The tree object is the heart of this program. It contains some members (lines 18-22), most importantly the pointer from a node to its parent (line 18) and pointers to each of its children (line 19) that keep the tree tied together. There is a constructor for an empty tree (line 24) and a method for adding a tree to a node as a child (line 26). This is used by the build_tree method to construct regular trees of a given depth and with a certain number of children per node (lines 28-34). These are all things that might be found in any tree object.

The remainder of the tree object supports the use of parallel_do. The argument_type is defined to be a pointer to a tree (line 36), mirroring what is stored in the vector object passed to parallel_do. This is also the type of the first argument to the () operator which defines the function object called for each entry in the vector (lines 37-60). This operator records the time the operator starts (line 40) and ends (line 58). In between, the operator sets the depth of the node (0 if its the root, parent-depth+1 if its a child node) and its identifier (tmpnam generates a unique identifier that is appended to the identifier of the node’s parent). Then a dummy computation is performed where the number of iterations increases with the depth of the node (lines 53-54). Finally, the node places pointers to each of its children onto the task list using the feed_it function object (lines 56-57) that was passed in as the second argument to the()operator. A template provided by TBB is used to declare this function object as parallel_do_feeder<tree*>& (line ??).

An example of the output from this program is shown below. Each line shows the identifier and duration of a node, with the indentation reflecting the depth of the node in the tree. We can see the node identifier starts with the identifier of its parent followed by a unique string. And the duration of the computation performed by each node increases with the depth of the node. So parallel_do seems to be processing the nodes as I wanted.

\s5qk. , 0.0140926:
    (\s5qk.\s5qk.r , 0.0271141:
        (\s5qk.\s5qk.r\s5qk.14 , 0.0409479:
            (\s5qk.\s5qk.r\s5qk.14\s5qk.17 , 0.056522)
            (\s5qk.\s5qk.r\s5qk.14\s5qk.15 , 0.0583038)
            (\s5qk.\s5qk.r\s5qk.14\s5qk.16 , 0.0584535)
        (\s5qk.\s5qk.r\s5qk.t , 0.04395:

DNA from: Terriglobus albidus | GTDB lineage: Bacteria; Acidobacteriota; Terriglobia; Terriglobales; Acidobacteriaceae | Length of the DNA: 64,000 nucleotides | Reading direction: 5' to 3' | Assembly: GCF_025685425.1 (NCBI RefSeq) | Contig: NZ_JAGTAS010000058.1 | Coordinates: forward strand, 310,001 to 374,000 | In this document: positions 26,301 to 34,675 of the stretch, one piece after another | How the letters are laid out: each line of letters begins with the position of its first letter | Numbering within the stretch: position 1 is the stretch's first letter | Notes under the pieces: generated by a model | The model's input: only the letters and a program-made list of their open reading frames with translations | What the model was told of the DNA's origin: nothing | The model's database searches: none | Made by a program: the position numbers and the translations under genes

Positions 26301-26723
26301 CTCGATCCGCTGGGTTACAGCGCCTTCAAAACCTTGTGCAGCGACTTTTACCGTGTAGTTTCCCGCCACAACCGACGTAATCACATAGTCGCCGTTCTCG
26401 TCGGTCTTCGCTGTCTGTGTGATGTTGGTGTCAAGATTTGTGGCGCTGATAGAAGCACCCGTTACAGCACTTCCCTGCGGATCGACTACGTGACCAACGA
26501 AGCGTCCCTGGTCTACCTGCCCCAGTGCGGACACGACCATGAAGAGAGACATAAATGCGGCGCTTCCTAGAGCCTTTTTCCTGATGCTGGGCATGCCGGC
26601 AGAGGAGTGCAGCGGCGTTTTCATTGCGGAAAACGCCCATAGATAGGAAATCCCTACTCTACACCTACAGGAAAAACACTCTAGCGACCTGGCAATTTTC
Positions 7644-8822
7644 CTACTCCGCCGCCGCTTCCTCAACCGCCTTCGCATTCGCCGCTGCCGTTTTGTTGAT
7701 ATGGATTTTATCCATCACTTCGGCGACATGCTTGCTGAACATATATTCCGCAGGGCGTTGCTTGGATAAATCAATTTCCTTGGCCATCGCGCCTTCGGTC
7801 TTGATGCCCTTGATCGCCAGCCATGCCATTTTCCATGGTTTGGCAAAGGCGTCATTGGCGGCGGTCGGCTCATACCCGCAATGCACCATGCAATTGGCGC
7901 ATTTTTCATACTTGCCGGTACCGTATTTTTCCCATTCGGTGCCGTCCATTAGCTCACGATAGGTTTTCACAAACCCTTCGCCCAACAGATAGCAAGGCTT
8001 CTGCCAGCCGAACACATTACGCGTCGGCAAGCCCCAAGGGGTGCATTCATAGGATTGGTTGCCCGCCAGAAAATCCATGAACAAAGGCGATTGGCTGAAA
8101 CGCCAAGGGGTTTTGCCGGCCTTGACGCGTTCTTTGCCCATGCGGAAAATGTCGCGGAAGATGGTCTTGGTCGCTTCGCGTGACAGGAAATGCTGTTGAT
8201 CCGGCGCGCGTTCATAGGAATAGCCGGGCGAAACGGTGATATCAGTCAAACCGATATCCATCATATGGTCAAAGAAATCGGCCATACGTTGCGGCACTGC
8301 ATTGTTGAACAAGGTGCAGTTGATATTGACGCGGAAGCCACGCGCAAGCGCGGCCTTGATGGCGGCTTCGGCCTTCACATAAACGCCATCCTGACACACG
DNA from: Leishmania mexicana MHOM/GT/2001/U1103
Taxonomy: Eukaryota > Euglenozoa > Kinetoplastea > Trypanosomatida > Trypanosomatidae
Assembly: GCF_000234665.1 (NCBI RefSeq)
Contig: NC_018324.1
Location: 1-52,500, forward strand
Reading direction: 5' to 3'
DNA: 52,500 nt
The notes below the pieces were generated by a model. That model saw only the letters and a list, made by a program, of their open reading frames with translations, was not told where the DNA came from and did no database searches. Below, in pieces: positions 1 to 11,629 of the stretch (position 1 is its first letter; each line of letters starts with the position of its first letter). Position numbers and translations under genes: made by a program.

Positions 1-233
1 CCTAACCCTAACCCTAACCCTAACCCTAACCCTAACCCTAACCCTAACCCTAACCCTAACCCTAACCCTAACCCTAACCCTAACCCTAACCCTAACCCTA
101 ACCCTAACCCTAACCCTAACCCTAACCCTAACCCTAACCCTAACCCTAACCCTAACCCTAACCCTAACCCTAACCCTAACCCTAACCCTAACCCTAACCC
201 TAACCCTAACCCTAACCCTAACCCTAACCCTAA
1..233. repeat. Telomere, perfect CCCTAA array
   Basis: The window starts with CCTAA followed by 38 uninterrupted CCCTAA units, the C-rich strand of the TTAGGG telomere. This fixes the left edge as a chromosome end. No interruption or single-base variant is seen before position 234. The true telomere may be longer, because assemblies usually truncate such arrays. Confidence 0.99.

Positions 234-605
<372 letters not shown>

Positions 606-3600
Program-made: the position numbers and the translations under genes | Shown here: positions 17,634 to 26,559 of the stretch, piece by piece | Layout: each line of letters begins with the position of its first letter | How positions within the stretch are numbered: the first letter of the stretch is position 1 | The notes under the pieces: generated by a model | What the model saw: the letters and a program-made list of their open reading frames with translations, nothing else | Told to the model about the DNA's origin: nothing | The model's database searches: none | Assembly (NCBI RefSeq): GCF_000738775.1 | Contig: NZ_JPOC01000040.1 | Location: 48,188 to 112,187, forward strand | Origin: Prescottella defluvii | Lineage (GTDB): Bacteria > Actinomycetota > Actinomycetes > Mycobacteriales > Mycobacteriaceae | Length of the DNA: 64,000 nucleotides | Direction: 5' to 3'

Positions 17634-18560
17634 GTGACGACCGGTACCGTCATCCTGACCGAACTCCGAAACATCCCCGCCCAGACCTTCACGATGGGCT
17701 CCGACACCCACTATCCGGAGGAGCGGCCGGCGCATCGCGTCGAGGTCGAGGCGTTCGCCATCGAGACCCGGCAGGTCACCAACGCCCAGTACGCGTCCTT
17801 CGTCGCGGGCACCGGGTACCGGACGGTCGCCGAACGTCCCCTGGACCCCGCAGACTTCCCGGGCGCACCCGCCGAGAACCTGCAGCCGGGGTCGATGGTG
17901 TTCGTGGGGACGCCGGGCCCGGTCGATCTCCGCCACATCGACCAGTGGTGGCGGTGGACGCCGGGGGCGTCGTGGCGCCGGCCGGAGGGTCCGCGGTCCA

(\s5qk.\s5qk.r\s5qk.t\s5qk.12 , 0.0590581)
            (\s5qk.\s5qk.r\s5qk.t\s5qk.10 , 0.0577009)
            (\s5qk.\s5qk.r\s5qk.t\s5qk.v , 0.0568818)
        (\s5qk.\s5qk.r\s5qk.s , 0.0432876:
            (\s5qk.\s5qk.r\s5qk.s\s5qk.13 , 0.0587647)
            (\s5qk.\s5qk.r\s5qk.s\s5qk.11 , 0.0577445)
            (\s5qk.\s5qk.r\s5qk.s\s5qk.u , 0.0592897)

It is important to note that I created a vector of tree pointers to pass to parallel_do, and I also specified a tree pointer as the argument_type. This program would not have worked if I used the tree objects directly. That’s because parallel_do makes multiple copies of the objects as it processes them and passes these objects by value to the () operator, so any modifications made to the object are lost upon leaving. By using pointers, the results have a safe, permanent place where they can be stored.

Here’s the source code for this example if you want to try it.

This entry completes my survey of the parallel_* constructs in TBB. (I know, some of you are asking: “What about parallel_while?” Well, parallel_while is deprecated for future use. It isn’t even included in the documentation anymore. So it may be around a bit longer, but I’m not going to help keep it alive.)

About dave_vandenbout
President of XESS Corp, a manufacturer of FPGA development boards.

One Response to parallel_do? Parallel done!

  1. Mohan Radhakrishnan says:

    Very useful.
    I am a java programmer and I just read Brian Goetz’s book titled ‘Concurrency if practice”. Where can I read TBB concurrency patterns like those explained in that book ? I am just trying to understand TBB without writing complex calculations. I am looking for high level API constructs like java.util.concurrent.